-Way too few Icelandic bands sing in Icelandic. I think forming my thoughts as lyrics in my native tongue is not only easier for this style of music but also more fitting. As for being part of something so ancient, it’s not exactly something you think about every day. But it certainly is a strange thought: that your native language you share with only roughly 300,000 people compared to how vastly different it is for most other people.
Whenever I see the description “post” I get strange vibes of some smart PR-trickery. What does the post part mean in the post-black metal that the label describes you as?
-It’s merely a label that got stuck for some reason. I think the idea behind it is that bands that can be labelled as post-black metal are bands that don’t care much for the typical cookie-cutter “corpsepaint & satan” concept within black metal – have progressed “past” it, hence “post”. In fact I don’t think post-black metal is a very good label as it can be used to describe very different styles within black metal.
The cover almost looks like some photo from the late 1800s. How easy was it to find the right art work for the cover?
-Andrea Aðalsteins took care of the artwork for us as with the first album. The difference now is that we used a part of her work called the “Snowblind series” and all the artwork in the booklet is from that photo album. We immediately liked her idea to use those photos. The cover photograph on our debut is a photograph by Guðmundur Óli Pálmason, the drummer of Sólstafir, which we got permission to use.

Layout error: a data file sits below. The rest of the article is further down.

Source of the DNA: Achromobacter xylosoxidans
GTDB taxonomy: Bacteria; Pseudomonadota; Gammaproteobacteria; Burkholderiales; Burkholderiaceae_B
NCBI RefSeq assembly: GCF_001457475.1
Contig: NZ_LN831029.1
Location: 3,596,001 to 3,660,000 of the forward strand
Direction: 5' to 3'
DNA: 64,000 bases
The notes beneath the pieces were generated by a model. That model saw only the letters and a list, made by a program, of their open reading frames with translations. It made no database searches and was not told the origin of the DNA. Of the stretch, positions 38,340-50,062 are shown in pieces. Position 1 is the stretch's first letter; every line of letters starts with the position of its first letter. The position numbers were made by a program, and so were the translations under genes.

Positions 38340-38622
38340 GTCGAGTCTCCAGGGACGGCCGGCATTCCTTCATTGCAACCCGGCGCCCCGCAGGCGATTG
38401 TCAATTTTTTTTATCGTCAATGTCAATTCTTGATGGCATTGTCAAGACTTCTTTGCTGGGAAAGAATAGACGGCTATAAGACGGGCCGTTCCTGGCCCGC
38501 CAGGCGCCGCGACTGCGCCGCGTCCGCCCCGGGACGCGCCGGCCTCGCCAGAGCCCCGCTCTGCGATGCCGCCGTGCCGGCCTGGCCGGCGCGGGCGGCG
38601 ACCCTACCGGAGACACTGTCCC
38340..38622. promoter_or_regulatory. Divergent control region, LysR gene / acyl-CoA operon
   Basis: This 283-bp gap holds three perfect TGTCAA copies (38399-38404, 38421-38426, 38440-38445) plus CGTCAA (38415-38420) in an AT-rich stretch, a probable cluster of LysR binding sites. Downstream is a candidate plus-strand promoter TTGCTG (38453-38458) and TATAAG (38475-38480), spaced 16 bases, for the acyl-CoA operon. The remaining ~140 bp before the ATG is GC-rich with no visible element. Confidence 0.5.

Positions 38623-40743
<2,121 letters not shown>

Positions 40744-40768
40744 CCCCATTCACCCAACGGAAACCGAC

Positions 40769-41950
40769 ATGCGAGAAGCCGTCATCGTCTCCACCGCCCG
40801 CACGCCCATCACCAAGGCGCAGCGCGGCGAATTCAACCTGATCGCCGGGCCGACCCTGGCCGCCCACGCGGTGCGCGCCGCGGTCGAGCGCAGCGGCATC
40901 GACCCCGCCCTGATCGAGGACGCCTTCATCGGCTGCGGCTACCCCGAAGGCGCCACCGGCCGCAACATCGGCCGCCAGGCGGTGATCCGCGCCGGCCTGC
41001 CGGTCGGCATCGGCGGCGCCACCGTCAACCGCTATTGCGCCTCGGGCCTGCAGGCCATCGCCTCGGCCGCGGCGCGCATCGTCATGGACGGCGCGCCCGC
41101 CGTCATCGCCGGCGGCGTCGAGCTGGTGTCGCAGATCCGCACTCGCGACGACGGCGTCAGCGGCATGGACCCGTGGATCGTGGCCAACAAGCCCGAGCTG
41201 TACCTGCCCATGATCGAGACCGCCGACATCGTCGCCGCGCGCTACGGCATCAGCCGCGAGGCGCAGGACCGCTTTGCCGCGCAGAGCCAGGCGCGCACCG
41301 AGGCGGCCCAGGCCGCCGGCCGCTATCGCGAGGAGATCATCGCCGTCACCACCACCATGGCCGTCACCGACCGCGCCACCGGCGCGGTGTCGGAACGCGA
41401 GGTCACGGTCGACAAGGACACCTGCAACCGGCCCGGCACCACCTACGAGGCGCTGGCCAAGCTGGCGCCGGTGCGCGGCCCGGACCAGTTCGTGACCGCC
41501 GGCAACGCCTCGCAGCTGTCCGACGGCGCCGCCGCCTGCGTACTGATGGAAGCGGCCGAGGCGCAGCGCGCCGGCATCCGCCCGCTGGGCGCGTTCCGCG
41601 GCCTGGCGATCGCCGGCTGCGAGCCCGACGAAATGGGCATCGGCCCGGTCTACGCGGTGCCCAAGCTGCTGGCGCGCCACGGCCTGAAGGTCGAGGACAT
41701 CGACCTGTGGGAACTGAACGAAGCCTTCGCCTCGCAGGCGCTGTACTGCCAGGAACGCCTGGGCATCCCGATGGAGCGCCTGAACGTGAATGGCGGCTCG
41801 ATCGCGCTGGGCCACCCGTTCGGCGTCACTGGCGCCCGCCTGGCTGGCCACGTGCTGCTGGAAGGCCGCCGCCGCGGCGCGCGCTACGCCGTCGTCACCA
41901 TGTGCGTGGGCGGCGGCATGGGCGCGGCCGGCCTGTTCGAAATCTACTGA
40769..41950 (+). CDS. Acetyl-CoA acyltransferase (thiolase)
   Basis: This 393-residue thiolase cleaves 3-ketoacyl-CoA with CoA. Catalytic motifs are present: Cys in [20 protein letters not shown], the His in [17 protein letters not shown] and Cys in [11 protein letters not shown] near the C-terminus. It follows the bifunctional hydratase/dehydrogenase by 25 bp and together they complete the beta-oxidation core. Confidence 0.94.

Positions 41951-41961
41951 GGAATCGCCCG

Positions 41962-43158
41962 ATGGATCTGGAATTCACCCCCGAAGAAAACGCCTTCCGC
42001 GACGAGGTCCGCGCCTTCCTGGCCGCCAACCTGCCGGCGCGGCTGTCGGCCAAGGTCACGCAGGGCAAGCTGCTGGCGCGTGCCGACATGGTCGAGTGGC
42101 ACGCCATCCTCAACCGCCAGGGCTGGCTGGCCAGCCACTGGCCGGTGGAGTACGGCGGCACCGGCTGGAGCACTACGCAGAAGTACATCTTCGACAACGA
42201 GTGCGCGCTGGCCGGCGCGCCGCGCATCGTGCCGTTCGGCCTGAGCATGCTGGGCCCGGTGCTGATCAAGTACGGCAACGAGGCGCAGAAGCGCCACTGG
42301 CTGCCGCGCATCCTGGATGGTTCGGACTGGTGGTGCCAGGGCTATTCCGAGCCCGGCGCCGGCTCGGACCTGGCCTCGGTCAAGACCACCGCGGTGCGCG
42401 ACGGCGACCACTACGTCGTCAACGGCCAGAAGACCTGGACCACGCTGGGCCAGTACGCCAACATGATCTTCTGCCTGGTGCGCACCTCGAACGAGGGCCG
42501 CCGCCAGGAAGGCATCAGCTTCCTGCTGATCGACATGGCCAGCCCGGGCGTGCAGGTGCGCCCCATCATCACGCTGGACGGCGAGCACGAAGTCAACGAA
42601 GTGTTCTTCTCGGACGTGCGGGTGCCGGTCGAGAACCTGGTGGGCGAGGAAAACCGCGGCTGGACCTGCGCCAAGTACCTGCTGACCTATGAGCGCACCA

When you are only two how important is playing live? What could you bring to music in a live setting that you can’t get in the studio?
-Live music is always a different experience than in studio, and then I mean both enjoying and performing. Everything is more “in the moment” so to speak, and it is easier to get lost in the atmosphere, as if hypnotized or in a trance-like state. We always do our best to create the right setting and atmosphere when playing live. As most of our songs aren’t exactly very headbang-friendly and for the fact that we do not use corpsepaint, we use other ways to set the right mood – lighting both candles and incense and using fog machines when possible. Despite all that, we see ourselves mainly as a “studio band” as that is what lives on long after we’re gone. Nevertheless, playing live can be a very rewarding experience.
Is it possible to find the right sort of people to work with on Iceland? Can you just set up studio time whenever you feel like it or do you have to plan ahead?
-We have been very fortunate finding people to work with. We have been working with Árni Bergur Zoega, who did a fantastic job with the sound on Dynfari and also did very well mastering Sem Skugginn. Hjálmar Gylfason, who is also our live bassist (and happens to be my third cousin, small country huh?), helped us a lot recording and mixing Sem Skugginn and deserves many thanks for that. Our other live guest musician these days is Jón Þór Sigurleifsson who is an exceptionally skilled guitarist who has his own progressive metal band called Daedra. We have our own low-budget recording gear that we used to record “Sem Skugginn” so we can really record whenever we want. However, we like to plan ahead and do things properly as good as we can – improving each time.
What future plans are there?
-After the release concert of “Sem Skugginn” we will start recording the third album which has already been written. We hope to release it sometime next year. The future after that is uncertain. If we get the right offer we might try to go abroad to share our music live with other audiences. Otherwise, we already have some ideas for a fourth album. You have only just seen the beginning of Dynfari.